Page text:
As speculation mounts that Israel could return the Golan Heights to Syria as part of a peace deal, the status of the Israeli-occupied Shebaa Farms on Lebanon’s borders is being fiercely debated.
Sovereignty over the Shebaa Farms, an 11km sliver of land on the borders of Lebanon, Syria and the Palestinian territories, has been a contentious issue in Lebanon for decades.
However, a recent statement by Progressive Socialist Party (PSP) leader Walid Jumblatt that Lebanon has no claim to the disputed farmlands’ elevated tensions.
Jumblatt, reiterating a long-held position, said Lebanon’s claims to the territory were based on maps altered by its officials, who were in cahoots with Syria. The manipulation of the maps, Jumblatt said, took place after Israel’s withdrawal from southern Lebanon in 2000.
Jumblatt implied that Hezbollah, which claims that Israel’s withdrawal from Lebanon remains incomplete because of its control over the farmlands, is keeping the controversy alive to justify its role as a self-proclaimed defender of the state.
By positioning itself against an occupying power that could seek to fully annex the territory, the reasoning goes that Hezbollah gives itself a pretext to maintain its weapons stockpile, furthering its own interests and those of its regional sponsors, Damascus and Tehran.
Jumblatt’s recent statement on the Shebaa Farms ramped up tensions between the PSP and Hezbollah, which have had a rocky relationship over the years. The two parties’ relations were at their worst in 2008 when Hezbollah embarked on occupying Beirut and headed towards the mountains where its fighters were confronted by inhabitants supported by PSP.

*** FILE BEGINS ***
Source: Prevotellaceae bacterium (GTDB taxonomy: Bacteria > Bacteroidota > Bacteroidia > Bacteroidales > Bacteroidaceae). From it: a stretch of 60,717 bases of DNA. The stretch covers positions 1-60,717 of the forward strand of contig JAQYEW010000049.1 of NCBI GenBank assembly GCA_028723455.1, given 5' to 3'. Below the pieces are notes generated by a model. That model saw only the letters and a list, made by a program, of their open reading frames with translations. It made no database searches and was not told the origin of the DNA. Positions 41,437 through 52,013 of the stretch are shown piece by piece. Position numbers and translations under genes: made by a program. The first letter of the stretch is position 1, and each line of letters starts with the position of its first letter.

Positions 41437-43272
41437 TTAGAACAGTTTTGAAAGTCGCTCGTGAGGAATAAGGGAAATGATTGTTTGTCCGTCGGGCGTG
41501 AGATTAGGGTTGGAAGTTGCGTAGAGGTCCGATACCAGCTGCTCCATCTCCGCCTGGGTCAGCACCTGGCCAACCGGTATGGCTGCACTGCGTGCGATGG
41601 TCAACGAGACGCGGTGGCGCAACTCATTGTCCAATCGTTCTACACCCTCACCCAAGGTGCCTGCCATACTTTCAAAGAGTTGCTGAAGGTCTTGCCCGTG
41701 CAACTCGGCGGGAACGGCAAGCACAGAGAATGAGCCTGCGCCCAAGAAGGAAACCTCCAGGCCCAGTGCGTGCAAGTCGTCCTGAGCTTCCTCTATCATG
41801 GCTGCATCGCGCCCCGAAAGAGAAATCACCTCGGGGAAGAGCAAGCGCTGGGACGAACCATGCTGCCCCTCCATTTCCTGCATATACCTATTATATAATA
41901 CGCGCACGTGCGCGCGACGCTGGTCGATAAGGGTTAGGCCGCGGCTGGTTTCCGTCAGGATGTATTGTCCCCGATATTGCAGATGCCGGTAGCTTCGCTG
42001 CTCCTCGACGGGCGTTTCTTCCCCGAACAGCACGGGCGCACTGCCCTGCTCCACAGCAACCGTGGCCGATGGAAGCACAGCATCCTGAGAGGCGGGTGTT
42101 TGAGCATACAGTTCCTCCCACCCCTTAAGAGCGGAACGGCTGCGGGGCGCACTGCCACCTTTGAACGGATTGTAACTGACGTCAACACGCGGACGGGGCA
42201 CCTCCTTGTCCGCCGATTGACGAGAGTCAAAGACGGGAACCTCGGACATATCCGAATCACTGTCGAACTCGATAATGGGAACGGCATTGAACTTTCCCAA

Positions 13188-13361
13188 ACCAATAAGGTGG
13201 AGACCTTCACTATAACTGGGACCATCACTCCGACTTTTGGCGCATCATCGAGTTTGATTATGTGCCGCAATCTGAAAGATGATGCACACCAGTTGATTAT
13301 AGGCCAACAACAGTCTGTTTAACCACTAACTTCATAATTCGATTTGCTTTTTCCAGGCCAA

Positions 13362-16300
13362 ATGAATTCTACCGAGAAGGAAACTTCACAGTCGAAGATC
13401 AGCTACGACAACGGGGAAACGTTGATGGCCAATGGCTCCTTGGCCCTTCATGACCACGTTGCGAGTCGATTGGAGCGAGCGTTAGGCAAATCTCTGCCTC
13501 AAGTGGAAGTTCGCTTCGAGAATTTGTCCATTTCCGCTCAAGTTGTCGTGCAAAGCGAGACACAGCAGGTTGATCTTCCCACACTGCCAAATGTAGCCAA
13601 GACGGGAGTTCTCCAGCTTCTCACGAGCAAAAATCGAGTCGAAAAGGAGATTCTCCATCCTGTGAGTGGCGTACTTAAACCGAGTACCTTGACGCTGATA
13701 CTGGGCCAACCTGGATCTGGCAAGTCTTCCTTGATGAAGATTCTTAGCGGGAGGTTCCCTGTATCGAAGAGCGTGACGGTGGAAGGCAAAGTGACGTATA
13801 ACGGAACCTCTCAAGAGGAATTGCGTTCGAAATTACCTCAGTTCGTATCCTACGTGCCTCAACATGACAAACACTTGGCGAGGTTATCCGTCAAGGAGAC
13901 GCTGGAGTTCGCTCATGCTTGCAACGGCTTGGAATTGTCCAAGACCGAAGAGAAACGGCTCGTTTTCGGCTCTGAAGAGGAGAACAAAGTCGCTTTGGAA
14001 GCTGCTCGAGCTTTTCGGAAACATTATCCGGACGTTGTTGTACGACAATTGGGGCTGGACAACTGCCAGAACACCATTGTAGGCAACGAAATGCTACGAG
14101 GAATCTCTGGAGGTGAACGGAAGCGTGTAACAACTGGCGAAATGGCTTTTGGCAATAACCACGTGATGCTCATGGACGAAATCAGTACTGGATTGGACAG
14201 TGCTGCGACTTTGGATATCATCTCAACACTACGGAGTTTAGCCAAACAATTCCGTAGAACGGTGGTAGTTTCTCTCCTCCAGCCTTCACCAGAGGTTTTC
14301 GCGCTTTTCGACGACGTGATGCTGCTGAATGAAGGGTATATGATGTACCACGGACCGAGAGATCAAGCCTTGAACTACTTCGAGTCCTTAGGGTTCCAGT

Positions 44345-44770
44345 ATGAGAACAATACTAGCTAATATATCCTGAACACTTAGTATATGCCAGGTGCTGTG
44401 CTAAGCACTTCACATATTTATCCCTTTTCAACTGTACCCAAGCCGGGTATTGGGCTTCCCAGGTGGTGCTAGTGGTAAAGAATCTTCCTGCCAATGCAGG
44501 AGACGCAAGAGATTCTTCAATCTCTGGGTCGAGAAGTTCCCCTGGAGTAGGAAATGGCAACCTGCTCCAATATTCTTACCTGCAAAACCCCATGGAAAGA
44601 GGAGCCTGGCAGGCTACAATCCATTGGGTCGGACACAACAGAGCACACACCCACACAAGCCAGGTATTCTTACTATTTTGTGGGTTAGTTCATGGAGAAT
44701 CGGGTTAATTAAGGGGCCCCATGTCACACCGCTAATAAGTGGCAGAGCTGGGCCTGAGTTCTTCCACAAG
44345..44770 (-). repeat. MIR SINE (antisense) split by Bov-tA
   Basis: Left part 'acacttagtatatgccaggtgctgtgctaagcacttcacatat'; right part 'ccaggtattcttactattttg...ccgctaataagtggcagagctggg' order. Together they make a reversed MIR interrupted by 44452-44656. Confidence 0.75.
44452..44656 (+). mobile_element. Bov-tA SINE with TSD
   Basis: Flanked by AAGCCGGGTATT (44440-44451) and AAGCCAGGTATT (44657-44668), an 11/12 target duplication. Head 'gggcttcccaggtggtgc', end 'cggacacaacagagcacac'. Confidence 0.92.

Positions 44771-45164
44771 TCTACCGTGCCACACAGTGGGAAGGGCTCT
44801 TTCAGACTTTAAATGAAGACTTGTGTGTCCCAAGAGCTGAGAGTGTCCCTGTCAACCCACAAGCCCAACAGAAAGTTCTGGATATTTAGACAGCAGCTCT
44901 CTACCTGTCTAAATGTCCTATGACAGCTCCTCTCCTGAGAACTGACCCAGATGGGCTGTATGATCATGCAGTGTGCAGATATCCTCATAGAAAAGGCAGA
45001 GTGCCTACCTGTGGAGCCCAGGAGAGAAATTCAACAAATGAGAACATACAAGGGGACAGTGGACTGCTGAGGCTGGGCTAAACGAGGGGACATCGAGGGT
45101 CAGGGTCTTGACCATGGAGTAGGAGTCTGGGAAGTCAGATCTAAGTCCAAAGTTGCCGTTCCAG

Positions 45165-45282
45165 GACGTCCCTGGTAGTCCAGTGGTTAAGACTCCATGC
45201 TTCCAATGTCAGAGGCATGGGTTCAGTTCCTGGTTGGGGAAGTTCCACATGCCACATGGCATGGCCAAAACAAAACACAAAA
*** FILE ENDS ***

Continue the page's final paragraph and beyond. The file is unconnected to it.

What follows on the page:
Relations improved in the years after but were strained in 2011 when Hezbollah played an active part in the Syrian war.
Jumblatt came under increasing political pressure. In 2017, the size of his parliamentary bloc was effectively limited after parliament — with Hezbollah’s staunch support — passed a law that brought in proportional voting.
In 2018, Hezbollah was behind a rally outside Jumblatt’s headquarters in Moukhtara in a show of force to prove it could move into Jumblatt’s territory and challenge his leadership over the Chouf Mountains, the Druze heartland. Hezbollah put its full weight behind Talal Arslan, a Druze politician and a political rival of Jumblatt.
PSP’s and Hezbollah’s split views on the Shebaa Farms are furthering the two parties’ divide. Jumblatt has been fiercely attacked by Hezbollah and its allies since he reiterated his position.
They accuse Jumblatt of treason, saying that, by foregoing Lebanon’s claims to the farmlands, he is working on behalf of Israel. A social media campaign was begun in which Jumblatt was accused of having a close aide secretly visit Israel.
Politics aside, the legal status of the Shebaa Farms is complicated. Lebanese inhabitants there say they have valid property documents but Jumblatt said: “Ownership is different from sovereignty.”
Historically, the territory has changed hands several times. It was governed by Syria from the early 1950s until the Six-Day War in 1967, when Israel occupied the territory.
Syria’s position on the issue is unclear. Syrian President Bashar Assad and Foreign Minister Walid Muallem have publicly conceded that Lebanon has a legitimate claim to the farmlands but have not submitted official documentation to Lebanon or the United Nations demarcating the territory.
In March 2006, Lebanese Parliament Speaker Nabih Berri convened the country’s top officials to address the issue. They unanimously agreed to call on Syria to demarcate the Lebanon-Syria borders and formally request documentation from the neighbouring country backing up Lebanon’s claims. This was never followed through on.
The dispute remains unsettled and the territory’s official legal status undetermined. In the meantime, politicians are leveraging the issue to score points with their constituents. How and when farmland’s status will be determined remains to be seen.